Monday, 28 February 2011

The Oscar for best poster goes to…

Well after all the fuss and faff of the past ten days I can announce that the Low Yo-Yo Stuff poll has awarded the best poster design for the 2011 Oscars to… Black Swan!

Speech! Speech! Well Natalie Portman was other wise occupied but I can accept the accolade on her behalf and suffice to say I think this was down to the beautiful teaser campaign created by La Bocca. Well now you have seen the poster you can buy the mouse mat, hooded tops, coffee mug etc at the Black Swan shop.
Thanks to all of those who took the time to vote (all 4 of you!) and to all of you who enjoyed the posts. Normal service will now resume.

A final recap…

OK, just to refresh your memory here are all 10 of the contenders created in Lego! It just goes to show you anything can be done in Lego and Photoshop! Get voting!

Winter's Bone

Winter's Bone. Directed by Debra Granik.

An unflinching Ozark Mountain girl hacks through dangerous social terrain as she hunts down her drug-dealing father while trying to keep her family intact.

Design: Five33

OK the last one up is Winter's Bone I don't know much about this film as it's only getting it's release here in France at the moment. The poster on first look doesn't really tell me much, a photoshopped collage of elements, tell me it has a female lead, takes place in the wild and looks like it's not going to be Toy Story 3! The typeface looks like Helvetica with a stenciled effect treatment to the film's title giving it a cold icy look, this is echoed in the over all colour palette making it feel cold.

The general layout differs from the standard  'everything centered' approach of the majority of posters we have seen. The right ranged text balances with the girl's image, the negative space created by the trees creates a perfect place to place the text while the tree line leads the eye to the movies title. All in all a well constructed poster, if a little cliched in it's content.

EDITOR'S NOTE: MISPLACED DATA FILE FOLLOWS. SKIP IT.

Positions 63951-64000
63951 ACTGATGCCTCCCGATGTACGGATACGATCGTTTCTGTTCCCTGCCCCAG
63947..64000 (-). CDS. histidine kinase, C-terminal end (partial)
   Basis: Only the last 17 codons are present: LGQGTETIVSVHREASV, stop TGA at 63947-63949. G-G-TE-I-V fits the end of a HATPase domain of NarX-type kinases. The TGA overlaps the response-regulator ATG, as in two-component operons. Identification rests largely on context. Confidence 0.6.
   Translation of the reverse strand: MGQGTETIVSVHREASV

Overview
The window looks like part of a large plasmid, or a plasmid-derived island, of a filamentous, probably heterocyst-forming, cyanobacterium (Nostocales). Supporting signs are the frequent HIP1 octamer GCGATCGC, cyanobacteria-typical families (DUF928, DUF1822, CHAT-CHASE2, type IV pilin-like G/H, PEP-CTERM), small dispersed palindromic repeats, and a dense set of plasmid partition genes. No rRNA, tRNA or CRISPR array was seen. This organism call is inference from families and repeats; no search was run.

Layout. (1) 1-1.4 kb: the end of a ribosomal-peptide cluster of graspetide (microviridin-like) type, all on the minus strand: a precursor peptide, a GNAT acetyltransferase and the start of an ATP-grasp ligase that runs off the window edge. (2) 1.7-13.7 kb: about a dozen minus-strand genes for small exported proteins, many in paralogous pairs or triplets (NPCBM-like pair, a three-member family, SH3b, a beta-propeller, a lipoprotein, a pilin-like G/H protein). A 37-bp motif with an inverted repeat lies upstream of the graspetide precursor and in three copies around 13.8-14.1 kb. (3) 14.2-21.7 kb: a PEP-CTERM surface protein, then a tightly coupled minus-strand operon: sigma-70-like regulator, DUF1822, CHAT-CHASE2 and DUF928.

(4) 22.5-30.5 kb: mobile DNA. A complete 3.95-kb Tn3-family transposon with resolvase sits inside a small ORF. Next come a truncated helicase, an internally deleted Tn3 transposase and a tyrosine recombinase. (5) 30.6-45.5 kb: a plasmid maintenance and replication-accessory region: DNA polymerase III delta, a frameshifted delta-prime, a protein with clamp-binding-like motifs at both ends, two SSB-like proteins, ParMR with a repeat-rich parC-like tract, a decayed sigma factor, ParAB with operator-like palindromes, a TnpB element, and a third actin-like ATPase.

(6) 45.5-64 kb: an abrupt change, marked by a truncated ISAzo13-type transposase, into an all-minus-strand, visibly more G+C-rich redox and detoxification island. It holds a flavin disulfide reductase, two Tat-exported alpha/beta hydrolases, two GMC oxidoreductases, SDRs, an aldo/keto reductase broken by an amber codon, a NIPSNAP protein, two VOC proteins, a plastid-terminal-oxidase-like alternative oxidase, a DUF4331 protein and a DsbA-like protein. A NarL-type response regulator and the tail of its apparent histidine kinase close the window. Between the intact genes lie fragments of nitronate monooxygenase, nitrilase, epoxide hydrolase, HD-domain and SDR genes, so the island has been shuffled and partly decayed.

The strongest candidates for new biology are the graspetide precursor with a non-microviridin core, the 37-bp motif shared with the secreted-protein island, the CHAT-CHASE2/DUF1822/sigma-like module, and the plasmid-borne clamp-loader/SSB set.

It's only when you look at other posters in the series that you notice a distinct lack of consistency, certain elements are the same such as the girl and the trees but typographically, structurally and colour wise each have their own take. I don't think that one studio was responsible for all of these, if they were then their consistency checker was  at lunch the day these went out the door.

The title typefaces range from Kabel to Helvetica Neue and while trawling the net I came across a hand written version for the French release. With the placement, the film title sits at the top, middle or the bottom depending on which images are used. Even if this was down to regional taste and preferences, the same title font could have been used, all in all it feels a bit disjointed.

True Grit

True Grit. Directed by Joel and Ethan Coen.

A tough U.S. Marshal helps a stubborn young woman track down her father's murderer.

Design: BLT Associates
Yep, them again!